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5 ways to help your workforce operate more safely

May 24, 2016

Help employees become more focused on health and safety as they enter the busy summer months.

construction worker sledgehammer

Now that summer is almost here, people will naturally be more active. This makes it a good time for companies to review and define policies, programs, plans and practices that integrate worker safety and employee health.

Evidence increasingly suggests that healthier workforces operate more safely. As a result, companies are encouraged to provide ongoing communication, training and resources to encourage safe and healthy workers.

Here are five ways companies can help their workers be healthier during the busy summer months ahead.

  1. Exercise – People who reported moderate activity or exercise had significantly less risk of developing 13 different types of cancer than people who were sedentary.

    Companies can help employees increase their activity levels through education and by providing resources to use at work and at home. Some of these may include exercise classes, seminars, incentive programs and employee competitions. Other options include walking clubs, softball leagues, company golf or other sports activities promoted by the company.

  2. NutritionMore than one-third of U.S. adults are obese.

    Companies can promote healthy eating in the workplace by providing food labeling and healthy dietary choices at the work site in cafeterias, snack bars, vending machines, meetings and during company-sponsored events, such as holiday parties. Employers can also work with their health providers on more comprehensive wellness programs that include biometrics testing, health risk assessments, individual employee health goals, incentives and other resources.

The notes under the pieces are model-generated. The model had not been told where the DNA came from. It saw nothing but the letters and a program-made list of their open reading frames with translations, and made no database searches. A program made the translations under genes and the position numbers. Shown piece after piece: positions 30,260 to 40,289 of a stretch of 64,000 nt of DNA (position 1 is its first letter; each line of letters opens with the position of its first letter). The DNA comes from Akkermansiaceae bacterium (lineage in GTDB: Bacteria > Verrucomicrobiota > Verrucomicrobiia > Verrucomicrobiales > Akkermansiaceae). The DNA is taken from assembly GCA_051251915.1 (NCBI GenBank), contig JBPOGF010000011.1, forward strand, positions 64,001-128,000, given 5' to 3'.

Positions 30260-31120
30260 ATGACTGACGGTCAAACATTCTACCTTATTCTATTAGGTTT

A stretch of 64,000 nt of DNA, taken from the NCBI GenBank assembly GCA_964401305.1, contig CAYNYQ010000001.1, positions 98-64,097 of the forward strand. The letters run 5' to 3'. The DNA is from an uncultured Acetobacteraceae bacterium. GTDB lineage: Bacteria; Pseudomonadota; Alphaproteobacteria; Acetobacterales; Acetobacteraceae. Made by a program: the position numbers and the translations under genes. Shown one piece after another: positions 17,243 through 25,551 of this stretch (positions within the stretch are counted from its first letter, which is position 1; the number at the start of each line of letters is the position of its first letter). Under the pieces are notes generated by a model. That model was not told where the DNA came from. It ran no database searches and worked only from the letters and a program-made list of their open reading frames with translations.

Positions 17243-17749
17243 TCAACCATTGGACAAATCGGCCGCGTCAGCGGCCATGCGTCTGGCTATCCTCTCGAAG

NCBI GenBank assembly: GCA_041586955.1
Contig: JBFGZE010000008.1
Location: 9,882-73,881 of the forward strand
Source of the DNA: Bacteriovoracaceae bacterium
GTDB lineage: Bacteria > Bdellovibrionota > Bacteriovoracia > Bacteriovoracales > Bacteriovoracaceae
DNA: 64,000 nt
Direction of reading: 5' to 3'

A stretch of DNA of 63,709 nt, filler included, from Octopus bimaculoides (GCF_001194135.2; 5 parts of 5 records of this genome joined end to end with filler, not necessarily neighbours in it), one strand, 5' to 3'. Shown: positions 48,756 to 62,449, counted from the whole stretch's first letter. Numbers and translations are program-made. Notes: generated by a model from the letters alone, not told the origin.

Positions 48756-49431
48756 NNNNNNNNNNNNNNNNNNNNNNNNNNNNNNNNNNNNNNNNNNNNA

3. Fatigue – People who experience sleep insufficiency are more likely to suffer from chronic diseases such as cancer, hypertension, diabetes, depression and obesity, as well as from increased mortality, more accidents, and reduced quality of life and productivity.

    Companies should consider assessing fatigue in the workplace with an emphasis on safety-sensitive jobs. This could include implementing a Fatigue Risk Management System (FRMS) and reviews of worker schedules, shifts, and/or work rotations. Educating and training employees on the health and safety risks associated with poor sleep habits can help them better manage work/life challenges.

  4. Sprains and Strains – Nearly 1/3 of all work-related injuries/illnesses are musculoskeletal related.

    Companies should consider implementing workplace stretching programs and good ergonomic practices. These programs can help employees increase flexibility, range of motion, circulation, and promote better posture and manual material handling. All of these benefits can help minimize the frequency and severity of sprains and strains in the workplace.

  5. Sun Exposures and Heat Illnesses – This time of year, it is important for companies to be mindful of employees that spend a majority of their time working outdoors. Nearly five million people are treated for skin cancer each year in the United States and thousands of workers become sick from exposure to heat.

    Encourage employees to cover up and wear lightweight clothing that blocks the sun’s rays. Companies should also try to limit the amount of exposure for employees working outside whenever possible. Encourage them to wear sunscreen, wide-brim hats and UV sunglasses. Also encourage them to drink plenty of water throughout the day, rest indoors or in the shade during breaks, and provide misters or fans when practical.

The information in this publication was compiled from sources believed to be reliable for informational purposes only. All information herein should serve as a guideline, which you can use to create your own policies and procedures. Any and all information contained herein is not intended to constitute advice (particularly not legal advice). Accordingly, persons requiring advice should consult with independent advisers when developing programs and policies. We do not guarantee the accuracy of this information or any results and further assume no liability in connection with the publication and sample policies and procedures, including any information, methods or safety suggestions contained herein. We undertake no obligation to publicly update or revise any of this information, whether to reflect new information, future developments, events or circumstances or otherwise. The subject matter of this publication is not tied to any specific insurance product nor will adopting these policies and procedures ensure coverage under any insurance policy. Risk engineering services are provided by The Zurich Services Corporation.

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